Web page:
Valencia – nearly time for València Intramurs and fixed price menus!

Valencia in Spain saw 60,865 British visitors January and July this year, a year-on-year increase of 9.4% over 2016. And 2016 was a record breaking year so 2017 will be the best ever unless we stay away in the last quarter of the year. That is unlikely since Ryanair is starting a direct link between Edinburgh and the Spanish city as from the end of this month. There are already direct flights to Valencia from Gatwick, Luton, Manchester and Stansted as well as a seasonal service from East Midlands. The attractions of the city this month include Cuina Oberta – a restaurant week promotion with tasting menus from €20 (19-29th of October) and, at the same time, the contemporary art exhibition, Valencia Intramurs.

The amount of money spent on UK debit cards abroad in August was down on the same month in 2016. Does this indicate we were spending less, not travelling so much or taking cash? A total of £3.16bn was spent overseas in August. Yet overall debit card spending has risen, as has the use of contactless payment so maybe we are heeding those pointing out how expensive it is to use debit cards abroad.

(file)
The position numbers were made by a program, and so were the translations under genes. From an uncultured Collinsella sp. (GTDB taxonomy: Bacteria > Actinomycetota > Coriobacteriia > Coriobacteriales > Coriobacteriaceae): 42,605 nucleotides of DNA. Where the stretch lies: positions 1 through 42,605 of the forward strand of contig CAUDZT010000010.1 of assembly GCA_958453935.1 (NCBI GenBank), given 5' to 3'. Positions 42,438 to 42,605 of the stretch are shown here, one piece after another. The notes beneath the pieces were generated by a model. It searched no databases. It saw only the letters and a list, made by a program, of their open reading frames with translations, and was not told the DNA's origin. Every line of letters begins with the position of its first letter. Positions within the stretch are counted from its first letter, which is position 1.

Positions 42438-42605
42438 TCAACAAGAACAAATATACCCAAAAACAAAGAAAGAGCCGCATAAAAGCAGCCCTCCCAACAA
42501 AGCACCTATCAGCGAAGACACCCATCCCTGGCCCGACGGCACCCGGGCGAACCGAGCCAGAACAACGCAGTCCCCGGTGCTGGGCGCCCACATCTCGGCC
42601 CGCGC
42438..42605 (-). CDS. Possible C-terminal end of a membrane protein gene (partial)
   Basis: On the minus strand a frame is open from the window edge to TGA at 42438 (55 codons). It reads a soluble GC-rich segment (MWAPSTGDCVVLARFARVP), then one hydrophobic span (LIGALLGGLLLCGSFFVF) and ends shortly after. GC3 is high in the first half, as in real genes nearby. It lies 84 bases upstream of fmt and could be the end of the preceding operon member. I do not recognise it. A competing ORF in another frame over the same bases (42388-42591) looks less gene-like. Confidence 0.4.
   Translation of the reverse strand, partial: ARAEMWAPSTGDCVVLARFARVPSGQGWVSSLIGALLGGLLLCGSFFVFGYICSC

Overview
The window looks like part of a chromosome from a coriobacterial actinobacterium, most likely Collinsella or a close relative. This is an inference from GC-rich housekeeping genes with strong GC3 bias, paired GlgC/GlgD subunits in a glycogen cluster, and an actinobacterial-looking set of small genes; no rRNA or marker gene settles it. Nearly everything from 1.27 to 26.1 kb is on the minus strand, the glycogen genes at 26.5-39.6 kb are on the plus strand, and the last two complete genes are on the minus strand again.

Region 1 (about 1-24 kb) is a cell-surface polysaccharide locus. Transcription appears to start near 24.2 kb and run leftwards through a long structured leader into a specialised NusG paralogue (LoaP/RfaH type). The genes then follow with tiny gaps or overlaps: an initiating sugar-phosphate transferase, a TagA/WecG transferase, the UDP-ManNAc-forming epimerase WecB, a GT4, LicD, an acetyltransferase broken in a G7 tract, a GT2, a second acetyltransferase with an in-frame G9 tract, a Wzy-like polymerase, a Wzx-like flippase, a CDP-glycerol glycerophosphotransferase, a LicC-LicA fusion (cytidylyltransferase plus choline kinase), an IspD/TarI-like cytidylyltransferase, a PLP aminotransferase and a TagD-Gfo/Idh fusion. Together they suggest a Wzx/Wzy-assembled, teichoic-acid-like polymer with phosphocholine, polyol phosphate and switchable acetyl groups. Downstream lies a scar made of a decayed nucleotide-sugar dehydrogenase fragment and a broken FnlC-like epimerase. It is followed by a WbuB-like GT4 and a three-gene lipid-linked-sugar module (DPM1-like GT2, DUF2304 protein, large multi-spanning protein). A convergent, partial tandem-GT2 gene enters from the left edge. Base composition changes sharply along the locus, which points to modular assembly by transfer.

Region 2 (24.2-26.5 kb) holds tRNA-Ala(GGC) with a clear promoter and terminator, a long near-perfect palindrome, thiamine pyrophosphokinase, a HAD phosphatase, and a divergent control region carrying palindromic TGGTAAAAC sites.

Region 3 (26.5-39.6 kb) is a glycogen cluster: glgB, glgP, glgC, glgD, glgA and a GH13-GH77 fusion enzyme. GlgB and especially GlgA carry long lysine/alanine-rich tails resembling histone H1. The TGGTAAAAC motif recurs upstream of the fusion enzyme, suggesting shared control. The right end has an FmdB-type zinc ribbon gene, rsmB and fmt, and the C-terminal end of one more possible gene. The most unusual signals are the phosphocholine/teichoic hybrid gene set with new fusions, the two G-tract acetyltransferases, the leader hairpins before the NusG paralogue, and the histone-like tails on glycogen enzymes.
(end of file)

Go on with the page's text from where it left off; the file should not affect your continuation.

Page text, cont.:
Photo courtesy of South Africa Tourism

The campaign will display all nine provinces of the country. Image © South Africa Tourism

On Monday we will see the launch of a new digital campaign from South African Tourism. A trio of UK celebrities will embark on a 10-day road trip from Johannesburg to Cape Town, designed to show the rest of us the benefits of holidaying in the country. The campaign – entitled Bakkie Stories after the South African word for a small passenger truck – is designed to highlight fly-drive as a good value for money and it being a safe and convenient way to travel around South Africa.  Why fly-drive? Because according to the boss of the tourism authority in London, Tolene Van der Merwe,  fly-drive is the largest portion of travel to South Africa for UK travellers.

Today, a new £20m extension to the Tate St Ives art gallery in Cornwall opens. It adds an extra 600 square metres of exhibition space. There is nothing new in a museum or gallery adding additional space but this time the extra space is a little different as it has built into the hillside following objections from locals to the originally planned extension. The extra space will allow the gallery to remain open all year instead of closing while exhibitions are changed.